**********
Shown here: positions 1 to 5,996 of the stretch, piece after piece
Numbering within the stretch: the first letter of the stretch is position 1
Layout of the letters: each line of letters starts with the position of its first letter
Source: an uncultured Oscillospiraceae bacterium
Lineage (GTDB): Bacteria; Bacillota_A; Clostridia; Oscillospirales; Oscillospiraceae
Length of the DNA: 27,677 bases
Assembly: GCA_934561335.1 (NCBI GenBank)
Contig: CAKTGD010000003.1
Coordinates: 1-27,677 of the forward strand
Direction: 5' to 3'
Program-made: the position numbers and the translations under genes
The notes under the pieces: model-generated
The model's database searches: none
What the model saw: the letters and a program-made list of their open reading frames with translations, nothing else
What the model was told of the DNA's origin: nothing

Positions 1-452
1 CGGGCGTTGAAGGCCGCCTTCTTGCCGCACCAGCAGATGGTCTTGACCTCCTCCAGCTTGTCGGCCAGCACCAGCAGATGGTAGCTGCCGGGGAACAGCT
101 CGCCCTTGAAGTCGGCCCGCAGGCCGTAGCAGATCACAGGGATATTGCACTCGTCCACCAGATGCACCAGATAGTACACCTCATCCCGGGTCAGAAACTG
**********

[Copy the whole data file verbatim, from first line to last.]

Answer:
Shown here: positions 1 to 5,996 of the stretch, piece after piece
Numbering within the stretch: the first letter of the stretch is position 1
Layout of the letters: each line of letters starts with the position of its first letter
Source: an uncultured Oscillospiraceae bacterium
Lineage (GTDB): Bacteria; Bacillota_A; Clostridia; Oscillospirales; Oscillospiraceae
Length of the DNA: 27,677 bases
Assembly: GCA_934561335.1 (NCBI GenBank)
Contig: CAKTGD010000003.1
Coordinates: 1-27,677 of the forward strand
Direction: 5' to 3'
Program-made: the position numbers and the translations under genes
The notes under the pieces: model-generated
The model's database searches: none
What the model saw: the letters and a program-made list of their open reading frames with translations, nothing else
What the model was told of the DNA's origin: nothing

Positions 1-452
1 CGGGCGTTGAAGGCCGCCTTCTTGCCGCACCAGCAGATGGTCTTGACCTCCTCCAGCTTGTCGGCCAGCACCAGCAGATGGTAGCTGCCGGGGAACAGCT
101 CGCCCTTGAAGTCGGCCCGCAGGCCGTAGCAGATCACAGGGATATTGCACTCGTCCACCAGATGCACCAGATAGTACACCTCATCCCGGGTCAGAAACTG